Jaishree Kumar | Dec 12, 2020 | 4 min read
Sonipat, Haryana: “We can tell when someone has died from hunger and thirst. Their mouth remains open, eyes are blank and the stomach deflated,” stated Amit Kumar, owner of Jai Hind Dhaba in Murthal, Haryana, speaking about the migrant labourers who were found dead along the highway.
Murthal is known for its dhabas (a restaurant or eatery) and the lockdown presented several challenges for these businesses and their workers. In the first stage of lockdown, several dhabas in the region were forced to close their operations. Several employees, mostly migrants from other states, of the establishments along National Highway 1 state that the absence of customers during the lockdown has affected them heavily.
Sumit Kumar, a trade union activist who works with the Migrant Workers Solidarity Network, stated that the pandemic affected the migrant workers and put them in a very vulnerable situation.
In states like Uttar Pradesh and Haryana, where the labour laws are lax, migrants workers often end up getting exploited, he commented. While many people working as waiters, busboys and cleaners in the dhabas in the area were forced to go home when the lockdown was announced, they had to come back as they couldn’t stay at home without pay.
Birender, who only wanted to reveal his first name, works as a waiter in Pahalwan Dhaba. Hailing from Alipore district of West Bengal, Birender went home in May, but came back soon after.
At first, he had decided to get a job in Delhi, but looking at the rising COVID-19 cases in the National Capital and the high cost of living, he returned to Murthal, he added.
Raju, who only revealed his first name, is from Arrah, Bihar. He works at the HR10 Dhaba by the highway. He stated that he hasn’t seen his family for over a year and though he misses his family, he can’t afford to give up his job.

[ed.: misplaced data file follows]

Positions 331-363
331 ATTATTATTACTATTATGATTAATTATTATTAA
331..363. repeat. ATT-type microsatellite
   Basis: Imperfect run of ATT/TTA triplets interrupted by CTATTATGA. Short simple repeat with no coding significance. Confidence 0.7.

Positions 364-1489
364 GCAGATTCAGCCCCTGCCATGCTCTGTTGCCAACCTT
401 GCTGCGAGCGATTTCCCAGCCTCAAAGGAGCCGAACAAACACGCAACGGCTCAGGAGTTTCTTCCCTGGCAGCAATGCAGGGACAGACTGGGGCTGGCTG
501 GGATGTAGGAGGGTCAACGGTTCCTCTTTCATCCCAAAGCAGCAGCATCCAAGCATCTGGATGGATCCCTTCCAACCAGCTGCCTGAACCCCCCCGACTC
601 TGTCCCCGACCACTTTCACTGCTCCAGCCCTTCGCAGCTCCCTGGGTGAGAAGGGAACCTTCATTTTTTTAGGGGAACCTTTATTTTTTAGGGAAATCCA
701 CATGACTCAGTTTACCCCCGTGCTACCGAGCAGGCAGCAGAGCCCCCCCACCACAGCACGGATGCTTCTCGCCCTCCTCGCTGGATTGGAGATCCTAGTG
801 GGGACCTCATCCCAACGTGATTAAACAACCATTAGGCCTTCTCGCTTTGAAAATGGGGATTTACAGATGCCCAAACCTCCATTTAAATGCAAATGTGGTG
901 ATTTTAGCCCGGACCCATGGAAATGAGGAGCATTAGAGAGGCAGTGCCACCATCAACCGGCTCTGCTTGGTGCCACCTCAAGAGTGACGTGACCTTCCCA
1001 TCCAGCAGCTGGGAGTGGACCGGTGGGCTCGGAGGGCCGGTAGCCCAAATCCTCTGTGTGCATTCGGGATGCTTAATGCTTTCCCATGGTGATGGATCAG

As the numbers of COVID-19 cases continue to rise, he mentioned that he has heard rumours of a second lockdown being implemented. “It took the business almost eight months to stabilise after the first lockdown, a second lockdown will crush us all over again,” Raju commented.
Compelled to stay
Many people who had come to Murthal to earn a living couldn’t go home during the lockdown. They had to borrow money from family members or friends to make ends meet, while some had also taken loans from moneylenders.
Dharmendra Nath, who came from Jaipur, Rajasthan, to Murthal, found a job offering camel and horse rides in front of Golden Hut, a popular dhaba. When the first COVID-19 lockdown was announced, his savings started to run out.
Dharmendra Nath and his family. Credits: Jaishree Kumar
People stopped coming in March and he was in constant need of money to feed the camel and horse, but soon, he had to resort to taking small loans from his neighbours to sustain, he mentioned. However, by the end of March, he had exhausted all his savings and borrowed Rs 30,000 from a local moneylender, he added.
Within eight months, the principal amount rose to Rs 70,000 and when Nath said that he wouldn’t be able to pay the money back, the moneylender threatened him and his family members, he claimed. “He (the moneylender) would threaten me saying if I don’t pay, he’ll kidnap my wife and rape her,” he alleged. His mother had to pawn off her silver bangles for Rs 10,000 to help him pay off the loan, he added.
He has three children aged eight, five and two. He had to take them out of school as he couldn’t afford their school fees, he mentioned.
Ram Kumar Mandal, who came from Supaul district in Bihar, stated that he used to work in agricultural fields owned by his relatives, but moved to Haryana hearing about high payments and abundance of work.
He started operating a small snack joint in front of Zayka Punjab Dhaba in March, but stated, “The only people on the streets were the starving migrants walking back home.”
Ram Kumar Mandal with his family. Credits: Jaishree Kumar
Three months ago, his wife Sarita Devi and young sons aged 12 and 8 moved to Murthal to be with him. The family now works together to pay the rent of their store and their shared room which comes to Rs 20,000 a month. They didn’t go back home to visit their family for Diwali. “We need every single rupee, that we earn, to survive, travel is unsafe and expensive in these times too,” stated Sarita.
Surya Prakash, a lawyer of the All India Central Council of Trade Unions, told 101Reporters that the migrant worker issue isn’t being brought up by major media outlets anymore.
"The pandemic has caused exploitative bodies to turn more exploitative, what can workers do in this situation," he argued.
More stories published under